SA recruiting -- you could say that interviewers won't expect as much because you're younger and because it's just a 10 week deal and if they don't like you, they can find someone else to take your spot. FT recruiting tends to be more serious and has a lot fewer spots. Disclaimer: As mentioned below -- anything is fair game on your resume, so if you went to Wharton or Stern et al or you said you did a lot of finance stuff, you should be prepared to answer finance/acctg questions related to the work that you have done.

A lot of programs tend to fill a big portion of their class in the summer, while some will get rid of many of their summers and plan to get a good number from FT. You should start prepping for FT recruiting during the summer, and use your summer internship (if you have one) to start that prep by going over your finance and your accounting, knowing your resume, knowing your story, etc. I'd say SA and FT recruiting are pretty similar (main difference is that FT is more finance-intensive and there are fewer spots) -- but to give yourself a good shot at any standard IBD generalist role -- you need to make sure you have some understanding of the following:

1) Everything that you wrote on your resume

You need to be able to talk to anything you wrote or did -- people can and will ask about anything and it's totally fair game -- it's easy to get caught here, so spend the extra time and make sure you've got everything down to where you could summarize the experience in a couple interesting sentences (or more if its related to finance / banking and something that the interviewer might test you on, like what a DCF is if you said you created a DCF analysis with WACC sensitivities or something!). Particularly, being able to talk about previous finance experiences well and how they fit into why you want to do investment banking for 2 years -- that's 104+ weeks -- that's 730 days -- will be very helpful to making the case for why the firm should hire you.

2) Finance and accounting

To be safe (never hurts to be overprepared) you should know the basics / high-level of how a DCF / MM / LBO work and what the point of them is -- as I mentioned earlier in this thread.

You should know how the 3 financials statements flow together. IS = Revenue - Expenses = Net Income. Net income gets adjusted for non-cash items on the income statement and cash-related items on the balance sheet in Cash Flow from Operations. CFO + CF from Investing + CF from Financing = Change in Cash. This change will be reflected in on the balance sheet in the Cash (!) Account. There are other ways the 3 statements connect -- Net Income also connects to the balance sheet via the retained earnings account (Change in Retained Earnings from period 1 to 2 (on 2 side-by-side balance sheets) = Net Income - Dividends Paid). The list goes on and on. Depreciation is an expense on the income statement, gets added back to get to CFO in the indirect method, and affects PPE. (Change in PPE = Capex - Depreciation)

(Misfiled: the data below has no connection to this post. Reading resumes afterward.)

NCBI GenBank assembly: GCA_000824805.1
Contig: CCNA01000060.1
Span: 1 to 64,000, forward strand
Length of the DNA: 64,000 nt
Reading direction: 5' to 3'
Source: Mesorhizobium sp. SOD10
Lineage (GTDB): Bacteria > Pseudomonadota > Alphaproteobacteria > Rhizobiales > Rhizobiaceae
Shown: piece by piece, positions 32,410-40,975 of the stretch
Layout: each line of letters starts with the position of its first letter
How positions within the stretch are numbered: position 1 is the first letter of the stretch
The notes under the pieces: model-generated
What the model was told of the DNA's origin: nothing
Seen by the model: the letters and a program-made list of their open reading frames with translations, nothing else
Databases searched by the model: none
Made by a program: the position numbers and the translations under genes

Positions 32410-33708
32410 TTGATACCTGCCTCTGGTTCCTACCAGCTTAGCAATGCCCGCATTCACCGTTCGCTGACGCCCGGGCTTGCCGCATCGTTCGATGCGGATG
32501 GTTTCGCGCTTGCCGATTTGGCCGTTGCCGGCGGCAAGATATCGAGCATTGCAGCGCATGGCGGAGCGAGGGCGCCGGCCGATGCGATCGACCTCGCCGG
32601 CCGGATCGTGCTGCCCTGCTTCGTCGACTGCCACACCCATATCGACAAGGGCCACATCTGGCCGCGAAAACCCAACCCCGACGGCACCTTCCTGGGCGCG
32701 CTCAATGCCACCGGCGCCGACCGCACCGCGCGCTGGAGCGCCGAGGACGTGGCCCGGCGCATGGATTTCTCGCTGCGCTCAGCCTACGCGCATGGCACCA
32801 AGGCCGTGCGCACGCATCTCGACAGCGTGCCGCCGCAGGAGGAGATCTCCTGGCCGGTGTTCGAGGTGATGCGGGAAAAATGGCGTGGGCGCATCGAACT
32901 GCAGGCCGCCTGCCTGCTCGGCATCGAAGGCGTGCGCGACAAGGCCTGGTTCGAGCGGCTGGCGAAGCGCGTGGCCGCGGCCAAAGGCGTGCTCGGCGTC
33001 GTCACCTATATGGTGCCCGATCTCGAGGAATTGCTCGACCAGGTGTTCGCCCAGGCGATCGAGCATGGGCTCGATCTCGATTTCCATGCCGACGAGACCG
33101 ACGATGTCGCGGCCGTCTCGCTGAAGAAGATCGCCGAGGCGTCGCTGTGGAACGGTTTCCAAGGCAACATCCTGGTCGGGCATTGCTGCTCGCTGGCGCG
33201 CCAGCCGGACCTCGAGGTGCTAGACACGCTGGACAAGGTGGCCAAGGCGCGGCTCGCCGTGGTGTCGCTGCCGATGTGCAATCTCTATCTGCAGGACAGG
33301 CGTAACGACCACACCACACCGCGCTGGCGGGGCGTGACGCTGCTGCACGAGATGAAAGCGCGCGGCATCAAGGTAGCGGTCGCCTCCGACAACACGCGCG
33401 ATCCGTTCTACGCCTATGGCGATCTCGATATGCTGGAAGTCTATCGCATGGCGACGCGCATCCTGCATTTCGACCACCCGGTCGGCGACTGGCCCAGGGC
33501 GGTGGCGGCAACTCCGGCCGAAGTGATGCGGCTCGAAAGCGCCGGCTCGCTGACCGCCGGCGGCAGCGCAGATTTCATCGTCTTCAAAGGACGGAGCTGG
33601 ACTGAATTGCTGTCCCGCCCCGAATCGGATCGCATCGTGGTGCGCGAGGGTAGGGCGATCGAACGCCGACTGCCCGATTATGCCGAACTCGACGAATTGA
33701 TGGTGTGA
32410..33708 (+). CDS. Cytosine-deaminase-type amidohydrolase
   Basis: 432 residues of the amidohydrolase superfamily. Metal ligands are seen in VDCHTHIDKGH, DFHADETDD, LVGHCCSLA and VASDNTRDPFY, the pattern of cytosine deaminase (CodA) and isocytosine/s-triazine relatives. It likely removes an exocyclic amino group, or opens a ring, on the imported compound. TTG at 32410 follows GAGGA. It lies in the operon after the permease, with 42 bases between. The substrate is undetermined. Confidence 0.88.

I would also make sure you know your ratios (Interest Coverage Ratio, Days Payable, Return on Equity, etc -- there are a lot -- and how to calculate them). Sometimes you'll get technical questions that can be easily solved if you know these.

Understanding the difference between levered and unlevered cash flows is important.
Unlevered FCF go to everyone that owns a piece of the firm.
Levered FCF go to everyone that holds equity.

The list goes on and on -- I'd get a couple of the guides (WSO, Vault, etc), and study with friends so you make sure you're not missing anything and that you can speak to this stuff while keeping your cool. In general, chances are, even if you know this stuff down cold, you will probably get an interviewer will ask you something you've never thought of. Key is to ask questions, and if all else fails, say you don't know and would have to look it up. Pretending to know the answer to something and being wrong is bad -- people can usually pick this up, and especially in FT where the firm is making a hiring decision for 2 years on faith, it's generally very not smart to try to pull a fast one or something.

3) Fit

Probably as important as anything else in the interview. Be yourself. Act normal. See if you can generate a rapport with your interviewers. Also, ask good questions and find out if they are people with whom you'd want to work, and if the firm seems like a place you'd thrive. The people you work with in banking will absolutely determine your experience -- and 2 years is a long time. So be relaxed, be yourself, and try to find people you fit with. If you are really strong on #1 and #2, and you spend serious time thinking about #3 with respect to the interviews you'll have, you'll give yourself at ending up in a great program where you'll work hard and learn a lot and enjoy the people around you. In banking, that's the good scenario.